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‘Nationalism is becoming a threat to the unity of the UK’

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Introduction

'Nationalism is becoming a threat to the unity of the UK'. Discuss. Britain is historically a unitary state, however the last 30years has particularly seen the revival of nationalism as devolution re-emerged as a political issue. Up until 1970 nationalist demands were scarcely on the political agenda e.g. both Scotland and Wales had been granted administrative devolution with cabinet level representation and the Scottish National Party (SNP) and Plaid Cymru - Scotland and Wales's respective nationalist parties resembled pressure groups with limited political influence. Since 1970 nationalism has exploded as a political issue, since the spectacular breakthrough in electoral success of both the Welsh and Scottish nationalist parties in the 1970 and 1974 general election. Today the SNP Plaid Cymru are unequivocally the second largest parties, highlighting the immense support for nationalism in Scotland and Wales. Thus fuelling speculation that nationalism is becoming a threat to the unity of the UK as further nationalist demands occur and resulting in the break up of the UK. This essay will analyse the different forms of nationalism whilst trying to determine the extent to which nationalism is a threat to the unity of the UK. ...read more.

Middle

The only even partially viable 'solutions' to this such as reducing the number or voting rights of Scottish and Welsh MPs or devolving power to the English regions all unavoidably involve further separatism. With the demand for devolution in Scotland being so great (as evidenced by the 97 referendum) re-centralising power is merely not a politically acceptable option so further division via autonomy will become the outcome, thus an eventual break up of the UK. Wales is perhaps the least place, likely to cause a break up of the UK. Wales, unlike Scotland or Northern Ireland is geographically much closer to England and historically much more comprehensively absorbed e.g. it was formally incorporated into England back in 1536 and unlike Scotland or Northern Ireland, Wales shares its legal, criminal justice and education system with England. Therefore nationalism in Wales mainly takes a cultural / patriotic form i.e. preserving the dominant use of the Welsh language. It is therefore the official Plaid Cymru policy - not to campaign for political independence but merely for greater devolution to combat the vast 'Englishing' process of Wales. ...read more.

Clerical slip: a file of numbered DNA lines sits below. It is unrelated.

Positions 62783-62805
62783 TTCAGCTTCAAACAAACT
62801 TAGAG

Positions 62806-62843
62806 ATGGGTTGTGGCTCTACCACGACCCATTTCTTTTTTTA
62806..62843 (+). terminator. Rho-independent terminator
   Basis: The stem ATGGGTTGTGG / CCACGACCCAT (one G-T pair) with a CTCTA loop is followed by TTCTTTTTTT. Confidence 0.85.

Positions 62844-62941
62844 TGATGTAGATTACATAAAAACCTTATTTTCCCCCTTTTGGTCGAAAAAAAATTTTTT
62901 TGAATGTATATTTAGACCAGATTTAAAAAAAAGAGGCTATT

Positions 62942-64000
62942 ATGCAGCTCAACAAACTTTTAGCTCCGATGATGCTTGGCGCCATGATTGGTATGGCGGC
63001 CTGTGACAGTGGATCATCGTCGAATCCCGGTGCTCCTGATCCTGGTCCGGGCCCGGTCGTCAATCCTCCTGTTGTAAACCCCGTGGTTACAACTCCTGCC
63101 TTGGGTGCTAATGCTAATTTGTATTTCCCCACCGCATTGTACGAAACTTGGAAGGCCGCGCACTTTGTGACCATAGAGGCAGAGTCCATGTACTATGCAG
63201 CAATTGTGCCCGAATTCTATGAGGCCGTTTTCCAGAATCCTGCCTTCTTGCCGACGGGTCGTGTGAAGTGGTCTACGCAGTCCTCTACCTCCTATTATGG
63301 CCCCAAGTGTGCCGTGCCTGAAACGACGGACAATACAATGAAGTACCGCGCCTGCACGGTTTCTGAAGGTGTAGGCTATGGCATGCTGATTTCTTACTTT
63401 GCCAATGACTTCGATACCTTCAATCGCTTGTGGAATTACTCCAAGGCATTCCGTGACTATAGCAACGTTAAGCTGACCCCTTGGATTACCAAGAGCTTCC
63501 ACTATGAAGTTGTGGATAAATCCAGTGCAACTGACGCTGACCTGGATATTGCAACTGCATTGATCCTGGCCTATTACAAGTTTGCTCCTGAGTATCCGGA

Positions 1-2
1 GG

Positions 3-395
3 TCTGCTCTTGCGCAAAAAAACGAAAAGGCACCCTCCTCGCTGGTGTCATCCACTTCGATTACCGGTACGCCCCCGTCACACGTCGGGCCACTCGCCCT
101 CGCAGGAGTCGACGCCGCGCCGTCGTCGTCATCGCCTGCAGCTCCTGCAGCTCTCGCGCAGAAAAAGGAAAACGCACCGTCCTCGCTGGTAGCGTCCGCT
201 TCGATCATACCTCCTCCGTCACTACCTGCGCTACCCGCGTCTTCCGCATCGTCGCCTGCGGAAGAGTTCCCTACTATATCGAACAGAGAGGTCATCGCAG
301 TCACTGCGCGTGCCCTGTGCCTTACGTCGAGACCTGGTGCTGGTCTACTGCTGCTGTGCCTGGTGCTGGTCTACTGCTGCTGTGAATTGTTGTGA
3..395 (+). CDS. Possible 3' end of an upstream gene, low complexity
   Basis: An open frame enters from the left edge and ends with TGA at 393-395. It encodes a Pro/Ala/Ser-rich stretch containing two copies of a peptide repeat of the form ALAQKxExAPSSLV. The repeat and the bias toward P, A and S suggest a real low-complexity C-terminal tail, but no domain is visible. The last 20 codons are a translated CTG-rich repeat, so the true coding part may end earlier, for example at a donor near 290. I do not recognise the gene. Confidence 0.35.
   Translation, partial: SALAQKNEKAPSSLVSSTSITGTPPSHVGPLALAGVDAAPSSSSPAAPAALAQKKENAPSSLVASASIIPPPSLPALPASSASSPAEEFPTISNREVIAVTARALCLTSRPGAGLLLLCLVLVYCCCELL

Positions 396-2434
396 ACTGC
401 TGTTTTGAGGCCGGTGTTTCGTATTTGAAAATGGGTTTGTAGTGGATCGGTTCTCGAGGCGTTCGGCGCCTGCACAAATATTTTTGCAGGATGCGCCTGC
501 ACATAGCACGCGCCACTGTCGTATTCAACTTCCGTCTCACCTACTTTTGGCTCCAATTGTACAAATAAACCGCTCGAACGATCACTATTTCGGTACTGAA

Conclusion

the Good Friday Agreement of 98, which faced enormous criticism and succeeded in turning a generally historic bi-partisan issue in British politics, to somewhat of a policy fault line. However, the obduracy and inability to compromise for peace over the whole nationalism issue in Ireland is nothing new. It has existed for at least 50years with still no independent Ireland but extreme terrorist acts strewn all across the years. Therefore with the most developments in the Northern Ireland peace process i.e. the most recent Good Friday Agreement of April 1998, which saw a unique agreement with Britain, the Unionists and the Nationalists, remains generally on track so it is qualified to predict that a break up the UK via Ireland is not an immediate prospect. However, an accurate long-term prediction about Ireland is unattainable. In conclusion, there has been an overall unequivocal and unprecedented surge in nationalist demands in Scotland, Wales and Northern Ireland. But there is no evidence that it threatens the current unity of the UK. However, with the inimitable rise of English nationalism and significant unacceptable anomalies with the present situation, it is clear that in th ...read more.

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